Binghamton University researchers ready nanotechnology innovations for market
Imagine clothes that can regulate body temperature. Or sensors that can check sugar levels without drawing blood. Binghamton University researchers Howard Wang and C.J. Zhong are breaking new ground with their discoveries and well on the way to building real commercial success for their ideas.
Wang, an associate professor of mechanical engineering, has worked to perfect electronic inks, infused with nanomaterials, that could find their way into wallpaper computer screens or clothes that regulate body temperature. Zhong, an associate professor of chemistry, has developed nanoparticle-based sensor arrays that could someday monitor air for noxious chemicals, or check diabetics' sugar levels without drawing blood. Both recently started firms to bring their discoveries to market, and both new companies are getting a boost in Binghamton University's new Start-Up Suite.
Wang, vice president and chief scientific officer of NanoMas, founded the company in January with fellow researchers ZhihaoYang, president and chief technology officer, and Tom Xu, vice president and chief operating officer. The NanoMas team has developed efficient, cost-effective processes for manufacturing electronic inks made of silver and zinc oxide nanoparticles suspended in liquid.
The inks serve as conductors and semiconductors. Printing them onto thin, flexible substrate, manufacturers can mass-produce circuitry much as a printing press cranks out newspaper sheets. Along with paper-thin video screens and clothing that heats and cools as needed, these light, flexible electronics could form the basis for environmental sensors. They could also enable a new, less-expensive generation of radio frequency identification (RFID) tags, which manufacturers will embed in product packaging to help retailers manage inventory.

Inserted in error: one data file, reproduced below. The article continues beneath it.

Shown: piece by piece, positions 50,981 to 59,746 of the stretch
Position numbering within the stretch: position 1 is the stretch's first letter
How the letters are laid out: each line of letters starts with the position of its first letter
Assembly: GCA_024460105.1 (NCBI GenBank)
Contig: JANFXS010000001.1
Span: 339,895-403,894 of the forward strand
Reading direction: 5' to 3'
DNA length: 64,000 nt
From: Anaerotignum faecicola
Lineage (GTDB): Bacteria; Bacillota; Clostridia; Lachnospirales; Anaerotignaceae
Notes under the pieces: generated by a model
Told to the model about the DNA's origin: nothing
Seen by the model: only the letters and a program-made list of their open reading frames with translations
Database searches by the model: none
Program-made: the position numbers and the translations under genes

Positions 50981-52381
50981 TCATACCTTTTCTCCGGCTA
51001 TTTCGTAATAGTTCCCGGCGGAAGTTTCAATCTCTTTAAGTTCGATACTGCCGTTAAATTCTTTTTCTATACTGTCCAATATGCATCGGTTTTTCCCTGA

Today, though, manufacturers that are developing machines to print electronic circuitry in high volume are getting ready to bring their products to market, probably by 2008. Once they do, demand for electronic inks will surge. Although many researchers are working on electronic inks, NanoMas's nanoparticles are ideally suited to that application, Wang said.
"For performance, smaller is definitely better, but smaller also means more unstable-difficult to make as well as difficult to use." NanoMas has struck a balance between small and stable.
The researchers have also figured out how to control manufacturing costs so they can price their products attractively. "We invented an approach that is similar to making fertilizer or plastics, a large-scale wet chemistry approach, which can be scaled up," Wang said.
In C.J. Zhong's case, a $100,000 Phase I Small Business Innovative Research (SBIR) feasibility study grant from the U.S Air Force to develop air quality sensors for aircraft cockpits plus an invitation to apply for a $750,000 Phase II SBIR grant to turn the prototype sensors into products, provided the spark for his company, NSC Technology.
Zhong and post-doctoral senior research associate Jin Luo, who serves as the company's CEO, founded NSC Technology in late 2005. NSC Technology takes advantage of the fact that nanomaterials react more sensitively to the presence of chemicals than the same materials at larger scale. Zhong's lab has created chips containing nanoparticles of different metals and metal oxides, each of which emits an electronic signal when it comes in contact with a specific chemical.
Most sensors on the market today are designed to detect only one chemical at a time, Zhong said. But since people may need to monitor numerous substances in the air, these sensors aren't as useful as they might be. "We believe we can design sensors that simultaneously target multiple chemicals," he said.
Zhong is collaborating with colleague Susan Lu, assistant professor of systems science and industrial engineering, to package the chips in handheld devices with software to interpret the electronic signals, alerting the user to the presence of the target chemicals. A similar approach could produce a sensor that checks the breath of a diabetic person for acetone, a biomarker that indicates the level of glucose in the blood, Zhong said.
NSC Technology is also working with metals and alloys on the nanoscale to develop more durable, less expensive catalysts for use in fuel cells. The market potential for both the sensors and the catalysts is strong, Zhong said. "People are concerned about the air they breathe. People worry about their future energy sources. I think we're in the right business."
Last reviewed: By John M. Grohol, Psy.D. on 21 Feb 2009
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